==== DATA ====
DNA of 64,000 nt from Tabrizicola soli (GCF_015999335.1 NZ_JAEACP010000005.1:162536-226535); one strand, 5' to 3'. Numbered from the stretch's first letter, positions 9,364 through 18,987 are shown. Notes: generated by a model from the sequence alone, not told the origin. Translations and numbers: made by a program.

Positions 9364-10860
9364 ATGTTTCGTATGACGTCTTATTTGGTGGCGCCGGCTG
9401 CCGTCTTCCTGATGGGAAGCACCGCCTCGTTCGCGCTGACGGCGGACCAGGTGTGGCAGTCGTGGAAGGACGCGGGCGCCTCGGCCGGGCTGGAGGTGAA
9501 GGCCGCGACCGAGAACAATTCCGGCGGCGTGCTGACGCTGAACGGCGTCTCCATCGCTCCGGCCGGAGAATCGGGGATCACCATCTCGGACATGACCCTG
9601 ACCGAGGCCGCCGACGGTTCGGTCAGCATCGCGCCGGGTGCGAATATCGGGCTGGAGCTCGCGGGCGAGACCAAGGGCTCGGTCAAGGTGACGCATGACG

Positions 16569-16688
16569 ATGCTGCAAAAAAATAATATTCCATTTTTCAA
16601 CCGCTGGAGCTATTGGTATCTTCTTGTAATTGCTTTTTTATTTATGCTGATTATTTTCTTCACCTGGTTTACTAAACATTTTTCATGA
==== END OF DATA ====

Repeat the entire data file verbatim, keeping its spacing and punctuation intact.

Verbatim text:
DNA of 64,000 nt from Tabrizicola soli (GCF_015999335.1 NZ_JAEACP010000005.1:162536-226535); one strand, 5' to 3'. Numbered from the stretch's first letter, positions 9,364 through 18,987 are shown. Notes: generated by a model from the sequence alone, not told the origin. Translations and numbers: made by a program.

Positions 9364-10860
9364 ATGTTTCGTATGACGTCTTATTTGGTGGCGCCGGCTG
9401 CCGTCTTCCTGATGGGAAGCACCGCCTCGTTCGCGCTGACGGCGGACCAGGTGTGGCAGTCGTGGAAGGACGCGGGCGCCTCGGCCGGGCTGGAGGTGAA
9501 GGCCGCGACCGAGAACAATTCCGGCGGCGTGCTGACGCTGAACGGCGTCTCCATCGCTCCGGCCGGAGAATCGGGGATCACCATCTCGGACATGACCCTG
9601 ACCGAGGCCGCCGACGGTTCGGTCAGCATCGCGCCGGGTGCGAATATCGGGCTGGAGCTCGCGGGCGAGACCAAGGGCTCGGTCAAGGTGACGCATGACG

Positions 16569-16688
16569 ATGCTGCAAAAAAATAATATTCCATTTTTCAA
16601 CCGCTGGAGCTATTGGTATCTTCTTGTAATTGCTTTTTTATTTATGCTGATTATTTTCTTCACCTGGTTTACTAAACATTTTTCATGA